By Sean Cavanaugh @ EdWeek’s Marketplace K-12 blog
This recent blogpost about the potential savings of machine scoring writing tests in EdWeek’s Marketplace K-12 blog was another in a absurd line of thinking. While Cavanaugh is really only reporting here, I just keep wondering how this rates worthy enough to even be addressed.
There is no question that cost is always an issue in education. Yet savings is not a bottom line issue as it often is in business, nor is it a always a value proposition.
The real issue is far more problematic. What exactly is the message to students when educators say something akin to “Your writing is so unimportant that it is cheaper and easier to have a machine score it”?
To the best of my knowledge humans have never endeavored to write prose with the intended audience being a machine. What would be the purpose of doing so even? To pass a test of dubious validity anyway?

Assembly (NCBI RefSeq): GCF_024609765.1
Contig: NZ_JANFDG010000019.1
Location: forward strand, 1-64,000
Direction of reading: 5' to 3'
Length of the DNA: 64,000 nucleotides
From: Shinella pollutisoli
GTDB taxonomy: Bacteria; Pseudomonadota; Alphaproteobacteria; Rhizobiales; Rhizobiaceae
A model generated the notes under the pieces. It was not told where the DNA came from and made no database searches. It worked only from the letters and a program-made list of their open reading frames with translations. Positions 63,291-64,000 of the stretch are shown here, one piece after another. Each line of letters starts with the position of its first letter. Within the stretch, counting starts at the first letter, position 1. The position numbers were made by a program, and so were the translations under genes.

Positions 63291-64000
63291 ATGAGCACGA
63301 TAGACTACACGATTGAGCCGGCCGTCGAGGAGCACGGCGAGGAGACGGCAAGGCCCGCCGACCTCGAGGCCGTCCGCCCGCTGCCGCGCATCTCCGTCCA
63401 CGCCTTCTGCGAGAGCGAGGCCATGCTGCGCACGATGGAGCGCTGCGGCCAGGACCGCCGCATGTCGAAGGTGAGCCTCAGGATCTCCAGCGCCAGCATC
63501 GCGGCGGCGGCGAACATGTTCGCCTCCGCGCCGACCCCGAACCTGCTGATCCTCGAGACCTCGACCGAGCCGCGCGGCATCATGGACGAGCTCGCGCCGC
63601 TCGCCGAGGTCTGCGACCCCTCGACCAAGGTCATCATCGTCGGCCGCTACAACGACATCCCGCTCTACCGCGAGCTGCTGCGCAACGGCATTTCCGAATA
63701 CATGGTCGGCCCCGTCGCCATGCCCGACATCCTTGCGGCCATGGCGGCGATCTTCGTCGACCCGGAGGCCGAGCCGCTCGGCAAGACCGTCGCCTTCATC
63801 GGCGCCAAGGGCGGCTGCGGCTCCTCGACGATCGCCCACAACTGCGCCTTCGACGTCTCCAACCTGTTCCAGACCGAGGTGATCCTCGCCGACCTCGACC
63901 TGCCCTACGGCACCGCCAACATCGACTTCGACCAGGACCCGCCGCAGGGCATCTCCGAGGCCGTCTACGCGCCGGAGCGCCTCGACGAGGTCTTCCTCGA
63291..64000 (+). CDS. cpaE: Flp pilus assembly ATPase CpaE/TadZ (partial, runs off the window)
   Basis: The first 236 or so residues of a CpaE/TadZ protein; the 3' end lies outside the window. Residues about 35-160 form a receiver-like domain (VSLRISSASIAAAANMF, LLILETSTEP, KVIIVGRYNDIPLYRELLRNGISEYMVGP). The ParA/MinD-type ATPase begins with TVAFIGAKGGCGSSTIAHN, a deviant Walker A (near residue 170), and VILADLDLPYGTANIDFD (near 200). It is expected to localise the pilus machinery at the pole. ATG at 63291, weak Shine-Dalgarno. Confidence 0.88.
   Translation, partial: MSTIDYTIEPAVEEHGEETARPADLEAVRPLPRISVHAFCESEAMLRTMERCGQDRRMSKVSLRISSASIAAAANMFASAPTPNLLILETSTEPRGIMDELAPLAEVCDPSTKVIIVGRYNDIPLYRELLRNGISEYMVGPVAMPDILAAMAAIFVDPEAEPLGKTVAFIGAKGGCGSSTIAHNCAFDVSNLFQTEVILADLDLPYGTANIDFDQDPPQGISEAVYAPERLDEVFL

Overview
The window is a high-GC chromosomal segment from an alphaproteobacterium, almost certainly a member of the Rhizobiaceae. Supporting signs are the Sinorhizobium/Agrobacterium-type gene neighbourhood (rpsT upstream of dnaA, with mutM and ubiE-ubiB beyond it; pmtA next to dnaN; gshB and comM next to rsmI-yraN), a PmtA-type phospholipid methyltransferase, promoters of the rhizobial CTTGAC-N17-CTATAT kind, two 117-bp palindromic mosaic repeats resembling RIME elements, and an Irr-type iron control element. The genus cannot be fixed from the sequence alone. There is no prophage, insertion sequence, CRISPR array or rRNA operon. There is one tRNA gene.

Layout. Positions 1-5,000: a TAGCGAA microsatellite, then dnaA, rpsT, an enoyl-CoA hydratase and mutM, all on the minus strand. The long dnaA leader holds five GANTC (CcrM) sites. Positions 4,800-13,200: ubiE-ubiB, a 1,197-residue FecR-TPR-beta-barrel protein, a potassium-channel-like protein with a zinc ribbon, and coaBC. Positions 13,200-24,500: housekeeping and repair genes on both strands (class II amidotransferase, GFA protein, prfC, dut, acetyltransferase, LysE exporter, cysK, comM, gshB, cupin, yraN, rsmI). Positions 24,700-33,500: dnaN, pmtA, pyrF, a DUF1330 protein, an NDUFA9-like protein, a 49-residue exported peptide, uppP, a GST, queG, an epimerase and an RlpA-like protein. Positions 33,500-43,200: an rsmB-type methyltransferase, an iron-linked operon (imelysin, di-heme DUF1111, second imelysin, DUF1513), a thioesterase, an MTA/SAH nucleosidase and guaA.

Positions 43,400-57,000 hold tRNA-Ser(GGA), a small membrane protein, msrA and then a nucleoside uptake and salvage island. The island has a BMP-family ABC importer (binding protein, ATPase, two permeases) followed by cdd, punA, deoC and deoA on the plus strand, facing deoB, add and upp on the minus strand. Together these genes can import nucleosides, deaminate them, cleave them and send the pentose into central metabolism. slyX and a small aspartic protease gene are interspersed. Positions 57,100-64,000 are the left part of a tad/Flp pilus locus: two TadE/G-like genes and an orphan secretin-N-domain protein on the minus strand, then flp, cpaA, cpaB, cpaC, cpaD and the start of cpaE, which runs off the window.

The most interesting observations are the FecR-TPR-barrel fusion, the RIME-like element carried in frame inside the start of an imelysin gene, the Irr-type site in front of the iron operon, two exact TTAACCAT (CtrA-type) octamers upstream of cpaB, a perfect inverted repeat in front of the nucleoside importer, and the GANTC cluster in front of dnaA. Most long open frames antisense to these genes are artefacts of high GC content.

Somewhere along the line, we have lost the plot even thinking machine scoring of student writing is a valid or even good idea from the beginning.
Of course there is no irony that the organizations requesting this kind of information are all involved in student assessment in some way.
An even more blackly comic notion is that machine scoring of student writing can be done a 20-50% of the cost of humans. For how long exactly? The first time maybe, but exactly how long will it take before ever “better” technology will be used at an even greater cost and, incidentally, steeper profit?
All the while the students are the ones losing as the demands for data and meaningless scores on even more meaningless tests of writing ability drive teachers to coach students to write for a machine, rather than endeavor to communicate with greater sophistication and clarity in the hopes of being understood by another human being, which is kind of the point of writing anything anyway.
What is really saved and what are the true costs with machine scored tests for writing? It is all a bit absurd, really.